A 26-year-old Navy veteran who served as a medic in Afghanistan pleaded not guilty Thursday to charges he injected two Alaska teens with drugs on separate occasions, giving one of them a fatal dose.
Sean Warner initially was charged with injecting one girl _ a 14-year-old from Anchorage who authorities say died from the heroin dose almost a week later. Court records show he also faces a new charge of injecting another teen with heroin sometime between Dec. 14 and Dec. 21.
Police Lt. Dave Parker said the other teen _ identified as R.H. _ is a 17-year-old girl. He said she was injected multiple times by Warner.
Anchorage authorities believe Warner didn't intend to harm the girls.
Warner entered his pleas Thursday, and a trial was set for March 27. He is being held on $100,000 cash bail.
Warner was indicted Tuesday on a manslaughter charge in the December death of Jena Dolstad, 14. He also is charged with evidence tampering and two counts of misconduct involving a controlled substance.
Warner's uncle, Doug Tweedie of Bend, Ore., told The Associated Press that Warner served as a Navy field medic in Afghanistan and now suffers from post-traumatic stress.
Tweedie said he and his wife helped raise Warner and that Warner did very well in school and was ambitious. Warner also did well in the Navy, he said.
Tweedie said he spoke with Warner through Warner's father.
"He's terribly remorseful," Tweedie said Thursday. "He's in a very difficult spot."
According to court papers filed before Dolstad's death, two other men went with Warner to pick up the girl the evening of Dec. 22, and they took her to Warner's home to hang out.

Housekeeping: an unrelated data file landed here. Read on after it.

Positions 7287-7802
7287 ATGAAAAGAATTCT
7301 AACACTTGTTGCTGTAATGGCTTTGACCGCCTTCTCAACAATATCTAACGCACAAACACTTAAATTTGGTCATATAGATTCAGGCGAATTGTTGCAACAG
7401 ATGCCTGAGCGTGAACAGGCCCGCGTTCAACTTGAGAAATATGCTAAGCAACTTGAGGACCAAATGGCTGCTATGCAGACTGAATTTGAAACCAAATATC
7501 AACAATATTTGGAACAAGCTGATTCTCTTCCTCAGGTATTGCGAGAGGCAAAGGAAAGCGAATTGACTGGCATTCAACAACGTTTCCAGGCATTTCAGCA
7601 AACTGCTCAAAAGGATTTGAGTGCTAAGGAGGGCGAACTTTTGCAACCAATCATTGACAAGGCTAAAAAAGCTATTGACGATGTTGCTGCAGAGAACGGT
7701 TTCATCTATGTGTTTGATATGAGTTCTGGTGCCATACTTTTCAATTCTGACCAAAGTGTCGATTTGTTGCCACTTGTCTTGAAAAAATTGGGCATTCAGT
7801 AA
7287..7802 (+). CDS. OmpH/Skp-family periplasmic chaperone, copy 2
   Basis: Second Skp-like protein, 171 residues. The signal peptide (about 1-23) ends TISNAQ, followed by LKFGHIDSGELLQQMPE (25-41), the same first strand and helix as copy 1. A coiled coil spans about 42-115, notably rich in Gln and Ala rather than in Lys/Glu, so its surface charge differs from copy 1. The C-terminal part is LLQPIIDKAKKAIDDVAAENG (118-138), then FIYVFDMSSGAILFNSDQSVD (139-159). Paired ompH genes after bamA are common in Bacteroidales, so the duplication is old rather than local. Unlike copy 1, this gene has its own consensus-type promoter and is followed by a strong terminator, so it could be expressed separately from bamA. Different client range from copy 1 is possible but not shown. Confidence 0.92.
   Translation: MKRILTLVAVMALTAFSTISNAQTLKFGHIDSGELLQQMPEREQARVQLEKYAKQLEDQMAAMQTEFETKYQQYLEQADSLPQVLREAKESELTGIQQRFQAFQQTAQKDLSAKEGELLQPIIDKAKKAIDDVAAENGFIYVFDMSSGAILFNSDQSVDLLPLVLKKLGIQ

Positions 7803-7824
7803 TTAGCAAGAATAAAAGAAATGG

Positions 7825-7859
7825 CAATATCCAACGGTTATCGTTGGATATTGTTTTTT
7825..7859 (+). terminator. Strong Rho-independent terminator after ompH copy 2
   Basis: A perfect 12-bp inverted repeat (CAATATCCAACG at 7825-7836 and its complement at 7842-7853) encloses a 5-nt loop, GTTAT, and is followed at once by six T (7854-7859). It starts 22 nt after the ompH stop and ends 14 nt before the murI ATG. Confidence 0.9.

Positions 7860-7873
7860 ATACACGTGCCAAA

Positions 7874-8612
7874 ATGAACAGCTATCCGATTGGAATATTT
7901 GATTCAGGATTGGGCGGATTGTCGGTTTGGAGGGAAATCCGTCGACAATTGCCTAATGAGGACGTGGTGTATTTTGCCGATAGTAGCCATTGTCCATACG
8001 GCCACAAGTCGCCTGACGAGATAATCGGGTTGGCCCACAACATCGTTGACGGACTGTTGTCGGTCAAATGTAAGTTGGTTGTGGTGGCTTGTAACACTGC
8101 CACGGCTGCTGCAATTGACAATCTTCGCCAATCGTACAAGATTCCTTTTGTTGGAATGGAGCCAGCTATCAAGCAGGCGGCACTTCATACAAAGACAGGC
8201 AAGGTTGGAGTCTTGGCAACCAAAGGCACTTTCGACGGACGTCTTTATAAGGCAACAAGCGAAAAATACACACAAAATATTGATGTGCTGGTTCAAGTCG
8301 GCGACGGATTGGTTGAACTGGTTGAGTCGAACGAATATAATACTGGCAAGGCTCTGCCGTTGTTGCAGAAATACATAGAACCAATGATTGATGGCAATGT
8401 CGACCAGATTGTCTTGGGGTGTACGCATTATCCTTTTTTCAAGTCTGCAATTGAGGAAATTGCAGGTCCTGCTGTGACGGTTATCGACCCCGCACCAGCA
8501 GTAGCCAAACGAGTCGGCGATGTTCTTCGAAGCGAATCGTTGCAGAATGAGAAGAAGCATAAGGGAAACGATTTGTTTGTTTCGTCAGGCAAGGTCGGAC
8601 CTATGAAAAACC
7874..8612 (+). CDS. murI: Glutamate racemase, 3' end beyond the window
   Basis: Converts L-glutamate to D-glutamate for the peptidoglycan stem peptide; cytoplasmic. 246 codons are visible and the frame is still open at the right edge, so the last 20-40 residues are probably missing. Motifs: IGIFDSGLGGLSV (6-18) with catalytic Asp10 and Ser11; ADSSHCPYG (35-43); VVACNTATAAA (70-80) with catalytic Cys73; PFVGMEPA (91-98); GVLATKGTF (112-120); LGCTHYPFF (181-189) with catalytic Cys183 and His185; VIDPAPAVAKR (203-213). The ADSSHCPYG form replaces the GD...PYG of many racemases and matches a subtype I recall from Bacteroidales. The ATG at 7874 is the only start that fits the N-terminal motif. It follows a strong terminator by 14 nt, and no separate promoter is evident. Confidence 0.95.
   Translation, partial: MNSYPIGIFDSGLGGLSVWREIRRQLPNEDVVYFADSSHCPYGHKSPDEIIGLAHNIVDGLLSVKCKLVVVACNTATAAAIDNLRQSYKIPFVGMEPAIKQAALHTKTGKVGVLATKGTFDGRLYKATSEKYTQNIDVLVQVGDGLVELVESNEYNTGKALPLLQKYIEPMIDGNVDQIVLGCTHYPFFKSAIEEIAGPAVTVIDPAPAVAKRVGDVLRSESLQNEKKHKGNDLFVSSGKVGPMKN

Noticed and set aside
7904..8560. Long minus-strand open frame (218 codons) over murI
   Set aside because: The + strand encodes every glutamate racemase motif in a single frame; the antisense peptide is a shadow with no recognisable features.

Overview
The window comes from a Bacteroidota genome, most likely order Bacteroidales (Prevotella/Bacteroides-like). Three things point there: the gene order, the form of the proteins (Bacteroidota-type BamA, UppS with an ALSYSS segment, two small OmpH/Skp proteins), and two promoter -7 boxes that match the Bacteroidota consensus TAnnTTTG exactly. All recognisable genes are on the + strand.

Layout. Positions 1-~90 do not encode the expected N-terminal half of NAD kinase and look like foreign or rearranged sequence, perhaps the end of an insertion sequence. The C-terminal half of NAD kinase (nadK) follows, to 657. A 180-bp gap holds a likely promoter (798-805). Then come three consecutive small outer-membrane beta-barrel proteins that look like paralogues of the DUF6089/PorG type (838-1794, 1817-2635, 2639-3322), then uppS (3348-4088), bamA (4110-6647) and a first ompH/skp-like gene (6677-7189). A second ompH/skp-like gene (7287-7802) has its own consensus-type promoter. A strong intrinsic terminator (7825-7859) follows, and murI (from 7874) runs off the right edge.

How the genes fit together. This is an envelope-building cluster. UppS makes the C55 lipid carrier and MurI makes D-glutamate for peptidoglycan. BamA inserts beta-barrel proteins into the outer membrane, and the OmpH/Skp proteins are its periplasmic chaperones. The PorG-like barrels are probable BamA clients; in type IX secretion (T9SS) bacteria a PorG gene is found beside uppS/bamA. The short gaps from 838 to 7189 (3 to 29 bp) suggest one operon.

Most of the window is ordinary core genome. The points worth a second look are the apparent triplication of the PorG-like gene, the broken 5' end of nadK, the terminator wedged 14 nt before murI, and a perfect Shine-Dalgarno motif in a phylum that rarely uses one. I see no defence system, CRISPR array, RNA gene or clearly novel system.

Warner was sharing a gram of heroin with the men, and Dolstad said she was willing to try something "new" but didn't want to inject herself, according to the court papers. Warner tried to inject the girl but failed, so he had her lie on his bed and hold out an arm. He then used his belt as a tourniquet and shot 25 to 30 units of heroin, taking several times to find a vein, the papers say.
The two witnesses told authorities they left the girl _ identified as J.D. in court papers _ on the bed and found her the next morning, face-down in her vomit.
Warner initially balked at calling 911 because he feared authorities would find drugs, and instead gave the teen Suboxone, a prescription drug used to treat opiate addicts, the court papers say. He called 911 after the girl began to convulse a couple of hours after he gave her the Suboxone, the papers say.
Warner locked his bedroom door, and responding officers didn't search it when he told them it was his roommate's room, according to the documents. After police left, Warner and one of the witnesses put needles and other "related evidence" into a box then tossed it behind a trash bin at a nearby business, according to the papers, which say police later recovered paraphernalia including syringes.
Dolstad was found to have heroin, methamphetamine and cocaine in her system when she was brought to the hospital, charging documents said. Medics told authorities she sustained damage to her brain and heart.
Authorities have said the heroin used is known on the street at "China White," considered more potent than common tar heroin.
As far as Tweedie is concerned, no one really knows what happened.
"At this point, two addicts are blaming another addict," he said. "I don't know if I believe another addict."
Associated Press researcher Monika Mathur contributed to this report from New York.